Your Guide to Obtaining a Credit Score and Full Credit Report

Checking your credit score and your full credit report in a regular manner is important if you want to apply for a loan, mortgage or apartment.

It is also important if you are applying for a new job, as employers have the right to check your credit. Knowing your score will give you a better idea of how much credit you may qualify for. Furthermore, monitoring your report and credit activity is a preventative measure for identity fraud. A credit report is different from a score because it lists your full credit history. This history includes the number of credit lines you have open, how often you pay back your debt on time and whether you have filed for bankruptcy or gone through foreclosure. A credit score, on the other hand, may not give you as detailed information and usually comes from just one of the three major credit bureaus.

You may receive credit scores and credit reports for free by contacting the right companies or requesting reports from the correct website. You also have the option, however, of purchasing additional credit reports from each of the major companies.

What You Should Know About the Three Reporting Companies

There are three credit reporting companies that most U.S. lenders use to check your score: Equifax, Experian and TransUnion. If you are a credit card, loan or mortgage applicant, it is likely that you have already checked your score with data provided by one of these three companies. Each of these credit bureaus will collect certain information about you to determine your score and develop your report.

The information that impacts your score includes your payment history, the debt you owe versus the amount of credit available to you, the length of your credit history, the number of accounts you have open and what types of debt you have.

In general, your payment history is the most important aspect of your report. This is because it gives lenders the best prediction of how often you will pay your bills on time.

While every reporting company gathers similar information on your credit, each one uses its own formula to calculate a report. Consequently, a report from one company may look very different from that of another company. You may also find errors on one report that do not appear on another.

Furthermore, a lender who checks your score may use only one company’s data or it may use data from all three credit bureaus. Thus, it is important for you to check your score with all three companies.

You may receive a free copy of your credit report from Equifax, Experian and TransUnion once per year. If you go above this allotment, you may be required to pay a fee. Keep in mind that reports are not offered directly through each individual company, but through one website.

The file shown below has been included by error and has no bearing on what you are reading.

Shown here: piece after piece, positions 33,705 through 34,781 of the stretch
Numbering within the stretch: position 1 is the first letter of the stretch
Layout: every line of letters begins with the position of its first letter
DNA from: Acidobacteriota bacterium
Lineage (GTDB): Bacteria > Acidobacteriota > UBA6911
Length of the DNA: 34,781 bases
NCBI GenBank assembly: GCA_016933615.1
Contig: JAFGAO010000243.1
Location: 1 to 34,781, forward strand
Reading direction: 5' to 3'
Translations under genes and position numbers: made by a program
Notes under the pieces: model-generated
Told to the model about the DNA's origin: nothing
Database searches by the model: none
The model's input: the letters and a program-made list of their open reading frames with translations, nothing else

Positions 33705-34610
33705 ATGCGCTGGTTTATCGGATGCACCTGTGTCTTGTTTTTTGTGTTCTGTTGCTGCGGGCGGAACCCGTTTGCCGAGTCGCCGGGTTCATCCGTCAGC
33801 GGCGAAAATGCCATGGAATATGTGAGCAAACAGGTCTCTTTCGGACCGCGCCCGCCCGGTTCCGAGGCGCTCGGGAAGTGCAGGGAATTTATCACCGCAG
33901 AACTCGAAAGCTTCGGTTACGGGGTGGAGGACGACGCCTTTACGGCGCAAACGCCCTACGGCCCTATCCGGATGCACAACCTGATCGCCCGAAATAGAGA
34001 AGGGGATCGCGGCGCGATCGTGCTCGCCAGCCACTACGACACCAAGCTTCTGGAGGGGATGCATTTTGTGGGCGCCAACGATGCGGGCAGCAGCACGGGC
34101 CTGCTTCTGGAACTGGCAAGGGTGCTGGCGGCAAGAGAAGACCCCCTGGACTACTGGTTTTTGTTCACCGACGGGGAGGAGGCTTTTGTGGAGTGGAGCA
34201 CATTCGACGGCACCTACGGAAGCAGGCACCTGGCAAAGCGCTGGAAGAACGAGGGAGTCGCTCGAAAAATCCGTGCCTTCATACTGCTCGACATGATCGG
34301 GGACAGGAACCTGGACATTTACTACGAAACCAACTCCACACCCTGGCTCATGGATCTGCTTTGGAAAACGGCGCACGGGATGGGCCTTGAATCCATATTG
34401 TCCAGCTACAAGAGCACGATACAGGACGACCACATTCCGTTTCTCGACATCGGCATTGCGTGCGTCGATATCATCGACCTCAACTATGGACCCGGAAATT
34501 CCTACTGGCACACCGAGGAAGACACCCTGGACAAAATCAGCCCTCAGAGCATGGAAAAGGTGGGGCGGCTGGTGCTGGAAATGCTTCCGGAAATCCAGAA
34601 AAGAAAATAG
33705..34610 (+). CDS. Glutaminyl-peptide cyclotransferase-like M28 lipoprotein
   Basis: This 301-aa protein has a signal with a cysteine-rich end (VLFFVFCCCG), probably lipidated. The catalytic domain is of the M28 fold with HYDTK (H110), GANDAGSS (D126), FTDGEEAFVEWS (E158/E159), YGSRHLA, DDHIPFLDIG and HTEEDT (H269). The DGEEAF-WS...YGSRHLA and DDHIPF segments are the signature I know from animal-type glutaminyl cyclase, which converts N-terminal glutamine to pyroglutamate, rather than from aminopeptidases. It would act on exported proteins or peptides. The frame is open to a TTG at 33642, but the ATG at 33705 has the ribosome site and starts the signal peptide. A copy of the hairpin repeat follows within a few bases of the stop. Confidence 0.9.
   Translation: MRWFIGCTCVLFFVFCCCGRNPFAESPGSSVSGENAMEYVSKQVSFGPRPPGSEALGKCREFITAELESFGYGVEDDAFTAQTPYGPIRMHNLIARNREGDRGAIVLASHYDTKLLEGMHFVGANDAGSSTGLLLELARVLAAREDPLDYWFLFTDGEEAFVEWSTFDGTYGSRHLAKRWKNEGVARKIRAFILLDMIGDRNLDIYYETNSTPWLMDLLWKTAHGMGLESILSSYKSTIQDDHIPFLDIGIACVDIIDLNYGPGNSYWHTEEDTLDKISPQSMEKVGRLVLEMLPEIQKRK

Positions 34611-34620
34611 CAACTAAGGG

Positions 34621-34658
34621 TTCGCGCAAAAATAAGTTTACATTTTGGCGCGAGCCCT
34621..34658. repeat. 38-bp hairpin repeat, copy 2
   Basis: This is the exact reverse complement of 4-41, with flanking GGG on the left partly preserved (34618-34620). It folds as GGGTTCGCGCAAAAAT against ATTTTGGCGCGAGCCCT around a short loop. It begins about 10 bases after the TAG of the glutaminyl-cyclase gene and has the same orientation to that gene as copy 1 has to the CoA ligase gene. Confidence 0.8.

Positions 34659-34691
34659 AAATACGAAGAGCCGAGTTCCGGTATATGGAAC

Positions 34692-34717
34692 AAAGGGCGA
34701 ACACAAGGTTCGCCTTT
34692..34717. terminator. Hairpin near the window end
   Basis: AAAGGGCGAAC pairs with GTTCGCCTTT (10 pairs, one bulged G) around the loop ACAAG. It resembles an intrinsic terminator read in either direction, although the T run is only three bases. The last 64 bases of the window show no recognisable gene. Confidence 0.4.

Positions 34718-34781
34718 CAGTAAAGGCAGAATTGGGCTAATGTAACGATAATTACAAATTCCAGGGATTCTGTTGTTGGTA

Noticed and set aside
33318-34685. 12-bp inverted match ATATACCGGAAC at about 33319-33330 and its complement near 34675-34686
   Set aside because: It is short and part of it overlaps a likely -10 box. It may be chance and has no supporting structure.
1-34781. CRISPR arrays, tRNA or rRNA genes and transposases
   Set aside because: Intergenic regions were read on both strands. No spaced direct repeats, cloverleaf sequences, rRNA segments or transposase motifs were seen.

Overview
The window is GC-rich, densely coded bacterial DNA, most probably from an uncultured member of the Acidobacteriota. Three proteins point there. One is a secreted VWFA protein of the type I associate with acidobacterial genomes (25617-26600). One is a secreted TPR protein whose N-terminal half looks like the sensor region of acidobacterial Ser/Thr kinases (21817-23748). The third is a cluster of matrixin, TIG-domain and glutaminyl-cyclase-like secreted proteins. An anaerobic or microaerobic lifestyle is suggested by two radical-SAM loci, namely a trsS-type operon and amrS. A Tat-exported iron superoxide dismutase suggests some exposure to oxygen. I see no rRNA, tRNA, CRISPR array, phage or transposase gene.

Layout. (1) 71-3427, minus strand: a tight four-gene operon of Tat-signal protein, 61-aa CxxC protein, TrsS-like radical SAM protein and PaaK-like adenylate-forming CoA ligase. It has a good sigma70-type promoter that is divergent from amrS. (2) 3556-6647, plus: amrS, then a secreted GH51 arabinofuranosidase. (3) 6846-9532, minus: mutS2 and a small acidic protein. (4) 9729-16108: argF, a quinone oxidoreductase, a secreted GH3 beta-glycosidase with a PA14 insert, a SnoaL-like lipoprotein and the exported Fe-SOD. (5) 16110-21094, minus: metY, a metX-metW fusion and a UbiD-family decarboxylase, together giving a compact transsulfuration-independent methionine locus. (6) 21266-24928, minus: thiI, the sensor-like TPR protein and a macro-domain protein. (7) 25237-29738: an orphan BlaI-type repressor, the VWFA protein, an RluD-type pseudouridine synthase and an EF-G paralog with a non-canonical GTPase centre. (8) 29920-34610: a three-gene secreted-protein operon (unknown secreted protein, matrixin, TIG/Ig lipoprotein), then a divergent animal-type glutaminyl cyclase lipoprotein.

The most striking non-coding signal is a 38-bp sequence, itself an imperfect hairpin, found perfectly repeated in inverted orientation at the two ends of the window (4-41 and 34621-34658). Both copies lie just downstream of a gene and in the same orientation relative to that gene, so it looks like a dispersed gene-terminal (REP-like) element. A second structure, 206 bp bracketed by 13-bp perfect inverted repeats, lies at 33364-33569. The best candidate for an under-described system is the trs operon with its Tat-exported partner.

When and Where to Obtain Your Free Credit Report

Once every 12 months, you are entitled to one free credit report that gives you information from the three major reporting companies. Alternatively, you may order one report from each company once a year, instead of receiving them all at once. You may qualify for an additional report if you have recently been denied by a lender, are unemployed, receive welfare or are unfortunately experiencing identity theft.

If one or more of these circumstances applies to you, must put in your request before 60 days have passed. Requesting a report at any other time, after you have received the maximum number of reports for the year, will result in a fee.

The Annual Credit Report website is the only site authorized by the federal government to distribute credit reports. On the site, you may request one report at a time or all three at once. You may want to stagger the reports if you want to monitor your score on a more regular basis.

If you are applying for a very large sum of money, however, you may want to receive all three reports at the same time so that you know exactly what credit information your lender will see.

Submitting a request for a report requires you to provide certain personal information. For instance, you will need to enter your name, address, Social Security Number (SSN) and date of birth. The Annual Credit Report site may also prompt you to answer questions about your loans, mortgage payments or other applicable debts in order to prove your identity.

If you wish to buy additional copies of your reports, contact Equifax, Experian and TransUnion directly by telephone.
This option may benefit you if you feel the need to monitor your reports as closely as possible. The fee for each report may vary.

You may also contact each of the agencies for a number of other inquiries you may have including:

  • disputes you may see on your report
  • fraud alerts
  • security freezes
  • to learn more about their products and services
  • or to answer any other questions or concerns you may have regarding your report

Contacting the Credit Bureaus

Why it is Important to Monitor Your Credit Report

Keeping an eye on your credit report will give you a better chance of spotting errors in your personal information and credit history. If your information is incorrect or needs to be updated, you may contact any of the three reporting companies or submit your update through the Annual Credit Report website. A credit report can also be used to see what lines of credit you have open so that you can learn how to consolidate your debt most effectively.